Abstract Background:Neuropathic pain is a chronic disease resulting from dysfunction within thepain matrix. The basolateral amygdala (BLA) can modulate cortical functions and interactions between this structure and the medial prefrontal cortex (mPFC) are important for integrating emotionally salient information. In this study, we have investigated the involvement of the transient receptor potential vanilloid type 1 (TRPV1) and the catabolic enzyme fatty acid amide hydrolase (FAAH) in the morphofunctional changes occurring in the prelimbic/infralimbic (PL/IL) cortex in neuropathic rats. Results:The effect ofNarachidonoylserotonin (AA5HT), a hybrid FAAH inhibitor and TPRV1 channel antagonist, was tested on nociceptive behaviour associated with neuropathic pain as well as on some phenotypic changes occurring on PL/IL cortex pyramidal neurons. Those neurons were identified as belonging to the BLAmPFC pathway by electrical stimulation of the BLA followed by hindpaw pressoceptive stimulus application. Changes in their spontaneous and evoked activity were studied in sham or spared nerve injury (SNI) rats before or after repeated treatment with AA5HT. Consistently with the SNIinduced changes in PL/IL cortex neurons which underwent profound phenotypic reorganization, suggesting a profound imbalance between excitatory and inhibitory responses in the mPFC neurons, we found an increase in extracellular glutamate levels, as well as the up regulation of FAAH and TRPV1 in the PL/IL cortex of SNI rats. Daily treatment with AA5HT restored cortical neuronal activity, normalizing the electrophysiological changes associated with the peripheral injury of the sciatic nerve. Finally, a single acute intraPL/IL cortex microinjection of AA5HT transiently decreased allodynia more effectively than URB597 or IRTX, a selective FAAH inhibitor or a TRPV1 blocker, respectively. Conclusion:These data suggest a possible involvement of endovanilloids in the cortical plastic changes associated with peripheral nerve injury and indicate that therapies able to normalize endovanilloid transmission may prove useful in ameliorating the symptoms and central sequelae associated with neuropathic pain.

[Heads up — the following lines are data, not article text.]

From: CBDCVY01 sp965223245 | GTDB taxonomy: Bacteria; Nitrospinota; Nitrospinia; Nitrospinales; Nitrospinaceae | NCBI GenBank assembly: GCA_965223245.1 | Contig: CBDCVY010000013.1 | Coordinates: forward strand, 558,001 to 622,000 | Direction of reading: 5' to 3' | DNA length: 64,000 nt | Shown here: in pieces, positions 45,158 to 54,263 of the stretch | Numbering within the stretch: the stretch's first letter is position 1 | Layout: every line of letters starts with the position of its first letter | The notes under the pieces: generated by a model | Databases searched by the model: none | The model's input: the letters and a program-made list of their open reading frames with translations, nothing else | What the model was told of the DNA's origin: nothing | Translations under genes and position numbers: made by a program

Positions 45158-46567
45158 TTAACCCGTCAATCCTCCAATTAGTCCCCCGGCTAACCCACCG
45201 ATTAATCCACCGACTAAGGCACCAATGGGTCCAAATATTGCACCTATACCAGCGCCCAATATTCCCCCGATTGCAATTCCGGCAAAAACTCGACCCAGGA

Introduction There is increasing evidence that the unpleasantness or affective component of pain, similarly to other high order cognitive and emotional functions (i.e. decision making, goaldirected behavior, and working memory)
* Correspondence: sabatino.maione@unina2.it Contributed equally 1 Department of Experimental Medicine, Division of Pharmacology, Second University of Naples, via Costantinopoli 16, 80138 Naples, Italy Full list of author information is available at the end of the article
[1,2], are driven by specific forebrain areas, and, among these,theprefrontal cortex (PFC) plays a pivotal role. In particular, the medial prefrontal cortex (mPFC) partici pates in signalling the unpleasantness of pain in humans [3,4], being the affective component of pain under the control of the anterior cingulate cortex [5,6]. Suprasp inal brain regions are profoundly affected by peripheral nerve injury or spinal nerve transection in rodents [7,8]. Accordingly, patients with chronic back pain showed
© 2011 de Novellis et al; licensee BioMed Central Ltd. This is an Open Access article distributed under the terms of the Creative Commons Attribution License (http://creativecommons.org/licenses/by/2.0), which permits unrestricted use, distribution, and reproduction in any medium, provided the original work is properly cited.